Yes. There is no doubt that this team has MAJOR offensive holes to fill. With $60 million coming off the payroll this offseason, some of that money should be used to fill those gaps for the long term (or at least until the prospects in Savannah/St. Lucie are ready in a few years). While he insists that he will spend the money, I’ll believe it when I see it.

      As far as the hoping to contend line, that’s based off the “2014 is the year” mantra that keeps getting thrown around. They’ll make large strides by improving the pitching situation, but they can’t hope to contend until the offensive woes are fixed.

  5. blastingzone
    June 10, 2013 at 9:42 am

    If Montero is promoted to AAA when Wheeler is called up (and he should be) he will have a sept call up and he should compete for a starting position in the mets rotation in 2013
    not 2014! Whats the rush? If the mets are going to compete for a playoff spot in 2013 there
    going to have to do it with pitching and Harvey.Niese,Wheeler,Montero, and Gee should give
    the mets one of the best if not the best pitching staff in baseball! Hopefully next year the Wilpons will give SA the money to fix the offense as they said they would(I will believe it
    when I see it)!!

    • Chris F
      June 10, 2013 at 9:49 am

      Compete for a playoff spot in ’13? What team are you watching?

      • blastingzone
        June 10, 2013 at 10:42 am

        The mets of 1968 who with Seaver in his 2nd year and Koosmans in his rookie year were a year away from wining the world series and if you had said that in 1968 you would have been shot dead right on the spot!! The mets were bad in 1968 except for there pitching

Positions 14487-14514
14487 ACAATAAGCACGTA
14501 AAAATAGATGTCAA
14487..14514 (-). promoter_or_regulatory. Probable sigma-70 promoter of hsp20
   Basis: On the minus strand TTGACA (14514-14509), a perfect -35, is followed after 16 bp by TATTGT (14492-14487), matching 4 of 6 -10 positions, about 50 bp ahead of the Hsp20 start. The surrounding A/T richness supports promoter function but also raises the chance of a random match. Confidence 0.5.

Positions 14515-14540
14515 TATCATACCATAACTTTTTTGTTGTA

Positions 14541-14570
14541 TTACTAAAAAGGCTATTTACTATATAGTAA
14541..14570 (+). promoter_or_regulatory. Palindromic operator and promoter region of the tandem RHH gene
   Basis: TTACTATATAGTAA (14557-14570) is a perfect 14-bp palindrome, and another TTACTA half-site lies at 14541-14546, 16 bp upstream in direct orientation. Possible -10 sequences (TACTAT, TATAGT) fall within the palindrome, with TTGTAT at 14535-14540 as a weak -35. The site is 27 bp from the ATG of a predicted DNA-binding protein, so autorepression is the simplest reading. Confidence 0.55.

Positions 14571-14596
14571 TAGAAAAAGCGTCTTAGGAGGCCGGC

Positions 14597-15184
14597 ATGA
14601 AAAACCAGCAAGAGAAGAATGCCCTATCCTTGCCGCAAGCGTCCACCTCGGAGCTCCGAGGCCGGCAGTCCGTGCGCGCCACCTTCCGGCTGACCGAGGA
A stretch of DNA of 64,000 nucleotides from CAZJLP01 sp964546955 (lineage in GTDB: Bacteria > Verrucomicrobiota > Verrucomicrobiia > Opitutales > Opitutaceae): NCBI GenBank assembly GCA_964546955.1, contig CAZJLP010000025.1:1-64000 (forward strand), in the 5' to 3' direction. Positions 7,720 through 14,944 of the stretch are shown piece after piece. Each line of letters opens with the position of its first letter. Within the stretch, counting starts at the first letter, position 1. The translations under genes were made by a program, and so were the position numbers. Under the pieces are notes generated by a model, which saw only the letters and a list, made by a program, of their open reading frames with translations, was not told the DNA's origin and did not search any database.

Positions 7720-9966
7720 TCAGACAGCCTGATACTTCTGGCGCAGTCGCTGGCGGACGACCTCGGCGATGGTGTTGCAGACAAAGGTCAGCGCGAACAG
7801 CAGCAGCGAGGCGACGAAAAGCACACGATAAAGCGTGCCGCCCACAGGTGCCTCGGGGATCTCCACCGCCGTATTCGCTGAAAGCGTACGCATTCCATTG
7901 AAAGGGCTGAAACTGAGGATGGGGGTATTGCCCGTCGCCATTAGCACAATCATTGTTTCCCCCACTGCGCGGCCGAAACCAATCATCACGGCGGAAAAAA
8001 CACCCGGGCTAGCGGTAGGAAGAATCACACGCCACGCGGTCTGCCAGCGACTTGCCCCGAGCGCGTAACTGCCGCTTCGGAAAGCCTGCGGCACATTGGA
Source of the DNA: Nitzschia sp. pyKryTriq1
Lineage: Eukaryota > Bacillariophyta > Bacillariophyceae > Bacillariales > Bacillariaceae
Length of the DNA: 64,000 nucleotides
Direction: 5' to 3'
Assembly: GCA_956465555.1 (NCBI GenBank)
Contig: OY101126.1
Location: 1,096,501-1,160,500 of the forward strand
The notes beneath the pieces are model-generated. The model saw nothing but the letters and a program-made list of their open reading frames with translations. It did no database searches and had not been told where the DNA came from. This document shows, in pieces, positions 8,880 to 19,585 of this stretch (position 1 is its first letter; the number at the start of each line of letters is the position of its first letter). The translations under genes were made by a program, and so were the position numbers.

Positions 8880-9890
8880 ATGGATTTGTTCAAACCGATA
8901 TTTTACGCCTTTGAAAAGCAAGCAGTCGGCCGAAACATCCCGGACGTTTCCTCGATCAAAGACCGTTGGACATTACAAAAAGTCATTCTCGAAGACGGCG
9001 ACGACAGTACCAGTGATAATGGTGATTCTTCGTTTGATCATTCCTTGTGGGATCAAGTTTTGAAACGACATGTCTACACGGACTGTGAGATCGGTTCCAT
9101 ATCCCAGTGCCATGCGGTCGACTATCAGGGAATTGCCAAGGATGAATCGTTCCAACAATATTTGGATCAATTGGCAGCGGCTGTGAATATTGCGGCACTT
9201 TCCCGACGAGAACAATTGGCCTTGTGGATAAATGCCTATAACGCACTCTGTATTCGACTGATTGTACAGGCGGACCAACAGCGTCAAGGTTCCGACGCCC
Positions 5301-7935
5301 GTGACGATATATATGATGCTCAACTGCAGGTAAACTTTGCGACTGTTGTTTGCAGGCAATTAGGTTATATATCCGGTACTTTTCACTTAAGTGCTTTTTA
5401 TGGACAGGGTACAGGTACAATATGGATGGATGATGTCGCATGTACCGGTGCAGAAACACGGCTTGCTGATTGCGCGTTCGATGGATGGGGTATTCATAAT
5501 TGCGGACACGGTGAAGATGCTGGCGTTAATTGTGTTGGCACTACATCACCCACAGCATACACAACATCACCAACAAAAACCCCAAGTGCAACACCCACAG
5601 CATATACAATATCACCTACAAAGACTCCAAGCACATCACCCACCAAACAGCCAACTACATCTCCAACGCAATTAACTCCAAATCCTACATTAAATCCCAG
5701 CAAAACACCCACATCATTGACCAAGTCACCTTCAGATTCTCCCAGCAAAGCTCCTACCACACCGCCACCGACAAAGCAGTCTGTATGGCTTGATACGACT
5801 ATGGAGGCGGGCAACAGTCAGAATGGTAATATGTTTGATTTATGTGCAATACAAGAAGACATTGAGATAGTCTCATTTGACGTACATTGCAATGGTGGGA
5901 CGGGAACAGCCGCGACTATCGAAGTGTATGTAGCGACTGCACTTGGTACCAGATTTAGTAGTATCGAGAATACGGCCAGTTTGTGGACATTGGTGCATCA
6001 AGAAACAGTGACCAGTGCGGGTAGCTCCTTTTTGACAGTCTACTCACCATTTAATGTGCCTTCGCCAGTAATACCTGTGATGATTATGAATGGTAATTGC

which was starting to develop and they had no offense(sound familiar) I’m not saying
        Harvey is the 2nd coming of Seaver yet but even with Harvey, Wheeler, Niese, Gee, and ?
        next year the mets will have a very good if not great starting staff and then add Montero
        to the mix! The mets added Gentry and Ryan to the mix in 1969 and Gentry only won 13 games? I’m not saying the mets will win the world series next year but I am saying with
        there pitching next year they could compete for one of two wild card spots if SA and the
        Wilpons add some offense!!

    • June 10, 2013 at 6:23 pm

      Well it’s 2013 now.. and the Mets are how many games under.500? Halting Montero’s development and starting his free agency clock would be foolish better off waiting until next year for Montero. Trust me it will be well worth the wait.

      • Joe Vasile
        June 10, 2013 at 7:10 pm

        Absolutely, the last thing they need is to turn Montero into another Jenrry Mejia.

  6. June 10, 2013 at 9:58 am

    Blastingzone. I think one went off to close to and the smoke is blocking your view. To project the Met starters as the best in the majors when Wheeler hasn’t even pitched an inning yet? Talk about expectations. Where is the offense going to come from? This team is capable of losing 100 games. They are 3-7 against the Marlins. Even if the Wilpons give SA the money to compete in 2014 there are plenty of teams with payroll flexibility. The problem is there is a VERY limited amount of quality free agents available.

  7. June 10, 2013 at 12:30 pm

    IF the Wilpons loosen the purse strings, the FIRST order of business should be buying out Harvey’s arbitration years and and a couple of years of free-agency.

    • Joe Vasile
      June 10, 2013 at 7:12 pm

      Smart idea. I’m sure Sandy is going to lobby them for that.

  8. June 10, 2013 at 12:39 pm

    The biggest difference is that the Mets played defense and had a solid catcher in Jerry Grote. The Mets today have so many holes in their line up. You do understand that their outfield is nonexistent. That they signed Rick Ankiel in the hopes he could play better than what they had on their roster speaks volume of either desperation or stupidity. How you can compare Agee,Jones and Swoboda to what the current Mets have in the outfield? The team will be just as bad next season. There are no superstars available(besides who would come here?) Do you think SA is going to fork over 25 million per to sign Cano? That’s just not his style.